Adam RittenbergESPN Staff Writer
Minnesota has fired embattled football coach Tracy Claeys after meetings with school officials, the school announced Tuesday.
Claeys met only with athletic director Mark Coyle on Tuesday, but Coyle had the full support of the board of trustees and university president Eric Kaler, a school source said.
Coyle said in a statement that he made the decision to “address challenges in recruiting, ticket sales and the culture of the program. We need strong leadership to take Gopher football to the next level and address these challenges.”
“Academically the team was doing well. We finished 9-4. But if I could show you all the emails I got after the Wisconsin game,” Coyle said of the 31-17 loss in Madison to end the season. “That’s the great thing about our fans, you hear from them. Moving forward, there’s no reason we can’t compete at a high level academically, athletically and socially, through all 25 programs, through all 700 student-athletes.”
Minnesota’s initial preference to be Claeys’ successor is Western Michigan coach P.J. Fleck, although a source close to Fleck told ESPN there has not been any contact between the school and the coach. Other candidates immediately expected to be considered for the opening include former LSU and Oklahoma State coach Les Miles and Boise State’s Bryan Harsin, who was hired by Coyle when he worked there. Minnesota is also expected to target Penn State offensive coordinator Joe Moorhead and North Dakota State coach Chris Klieman, a source told ESPN’s Brett McMurphy.
“I won’t be up here freezing my ass off, so y’all enjoy the winter,” Claeys told Minneapolis TV station KSTP a few hours after being fired.
Minnesota’s decision comes just over two weeks after the football program became embroiled in a standoff with the administration over the suspension of 10 players in connection with allegations of sexual assault.
Claeys publicly supported his players in lobbying for fairness in the sexual assault investigation. A tweet in which he voiced support for the players during their two-day boycott last month drew wide criticism from victims’ rights groups and faculty on campus.
Claeys later said he should have used different wording in his tweet but reiterated his support for the players’ push for due process in the school’s Title IX investigation. He also said he planned to donate $50,000 to raise awareness for sexual assault victims.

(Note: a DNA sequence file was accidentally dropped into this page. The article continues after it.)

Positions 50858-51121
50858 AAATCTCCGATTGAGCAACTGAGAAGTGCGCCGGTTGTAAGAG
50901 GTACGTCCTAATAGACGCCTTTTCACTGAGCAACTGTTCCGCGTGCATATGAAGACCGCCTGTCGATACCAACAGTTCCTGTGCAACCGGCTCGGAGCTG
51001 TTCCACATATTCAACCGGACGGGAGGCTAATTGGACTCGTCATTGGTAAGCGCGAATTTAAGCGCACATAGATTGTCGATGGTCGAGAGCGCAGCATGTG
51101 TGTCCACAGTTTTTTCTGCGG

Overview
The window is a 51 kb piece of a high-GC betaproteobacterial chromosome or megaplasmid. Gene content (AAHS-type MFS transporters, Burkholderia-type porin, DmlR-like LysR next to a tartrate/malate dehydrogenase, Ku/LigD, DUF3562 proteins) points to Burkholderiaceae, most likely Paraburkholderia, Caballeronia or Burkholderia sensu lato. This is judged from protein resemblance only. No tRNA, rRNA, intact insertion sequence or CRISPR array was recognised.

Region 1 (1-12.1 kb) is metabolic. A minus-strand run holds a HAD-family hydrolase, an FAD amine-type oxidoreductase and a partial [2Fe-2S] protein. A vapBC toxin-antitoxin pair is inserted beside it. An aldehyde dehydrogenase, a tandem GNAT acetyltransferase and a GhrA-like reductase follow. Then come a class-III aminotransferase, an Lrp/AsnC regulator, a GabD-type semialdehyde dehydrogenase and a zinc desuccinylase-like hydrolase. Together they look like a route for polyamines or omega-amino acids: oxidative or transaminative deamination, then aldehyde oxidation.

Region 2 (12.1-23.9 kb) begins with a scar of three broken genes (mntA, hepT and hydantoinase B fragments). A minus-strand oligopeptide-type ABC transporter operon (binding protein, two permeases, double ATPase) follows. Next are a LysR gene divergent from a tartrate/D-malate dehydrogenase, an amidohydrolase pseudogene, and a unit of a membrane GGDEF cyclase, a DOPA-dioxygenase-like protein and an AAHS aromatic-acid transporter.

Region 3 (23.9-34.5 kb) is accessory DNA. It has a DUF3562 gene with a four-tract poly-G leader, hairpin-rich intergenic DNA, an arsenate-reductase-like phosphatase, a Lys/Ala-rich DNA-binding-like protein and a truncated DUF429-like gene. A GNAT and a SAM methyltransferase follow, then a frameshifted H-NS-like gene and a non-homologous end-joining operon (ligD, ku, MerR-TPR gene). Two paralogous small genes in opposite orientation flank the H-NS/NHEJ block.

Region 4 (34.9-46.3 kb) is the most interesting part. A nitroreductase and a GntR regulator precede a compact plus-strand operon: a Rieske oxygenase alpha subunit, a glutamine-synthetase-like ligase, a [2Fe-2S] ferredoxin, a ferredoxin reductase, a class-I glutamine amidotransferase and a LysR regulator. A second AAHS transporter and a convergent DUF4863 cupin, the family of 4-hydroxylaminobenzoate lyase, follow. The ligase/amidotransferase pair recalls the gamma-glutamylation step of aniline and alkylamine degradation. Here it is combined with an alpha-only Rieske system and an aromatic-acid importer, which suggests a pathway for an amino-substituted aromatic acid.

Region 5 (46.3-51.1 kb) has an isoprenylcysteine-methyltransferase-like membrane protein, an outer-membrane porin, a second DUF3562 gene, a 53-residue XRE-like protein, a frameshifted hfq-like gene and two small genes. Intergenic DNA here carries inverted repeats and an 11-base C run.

Claeys’ stance seemed to clash with the administration, particularly Coyle and Kaler, who were determined to respond quickly and decisively to allegations that had upset the community. The AD had given Claeys a vote of confidence at the end of the regular season before the issue resurfaced in December.
Coyle said Tuesday the tweet “was not helpful. I accept that coach Claeys intended it to support the boycotting players. Understandably others did not see it that way.”
Claeys led the Gophers to a 9-4 record this season, including a win over Washington State in the National Funding Holiday Bowl. He had taken over as head coach midway through the 2015 season after Jerry Kill resigned because of health reasons, and agreed to a contract that ran through the 2018 season.
Minnesota’s nine wins marked its second-highest win total since 1905 (Minnesota had 10 wins in 2003). Also, Claeys was the first Gophers coach to win his first two bowl appearances with the school.
“Moving forward, we need a leader who sets high expectations athletically, academically, and socially,” Coyle said.
Some Minnesota assistants said they learned of Claeys’ firing through social media before the school informed them.
Minnesota senior quarterback Mitch Leidner told McMurphy he was “extremely surprised,” calling it a “terrible decision by the administration” to fire Claeys and saying he would be “shocked if any coach wants to come and work for an administration that doesn’t support their coach.”
“This is a pretty sad day for Gopher football,” said Leidner, a four-year starter who holds at least seven school records.
Leidner said the team also learned of the news on social media. Shortly after, Claeys sent a text to the team: “The school decided to fire me. I wouldn’t change anything in the world. I love and support all of you. Best of luck.”
Leidner said he wonders how many players with eligibility will come back.
“No one is happy with the administration right now. I don’t know who would want to be a part of this program at this time,” he said.
An underclassman starter is also skeptical many players will stick around.
“I honestly don’t think it matters who the coach is,” he told ESPN. “People don’t want to play for the administration. So I think countless people will transfer if possible.”
Coyle said he can understands why players remain deeply upset at the administration over its handling of the player suspensions.
“I get they’re upset. I get they’re frustrated. I understand that,” Coyle said. “It’s our job to find a leader who will take this program forward and unite all of them in one direction, one goal.”
In a statement last week, Coyle said he and Claeys would take some time to reflect on the season before deciding how to proceed.
Claeys has a buyout of $500,000 on the two years remaining on his contract.
Information from The Associated Press was used in this report.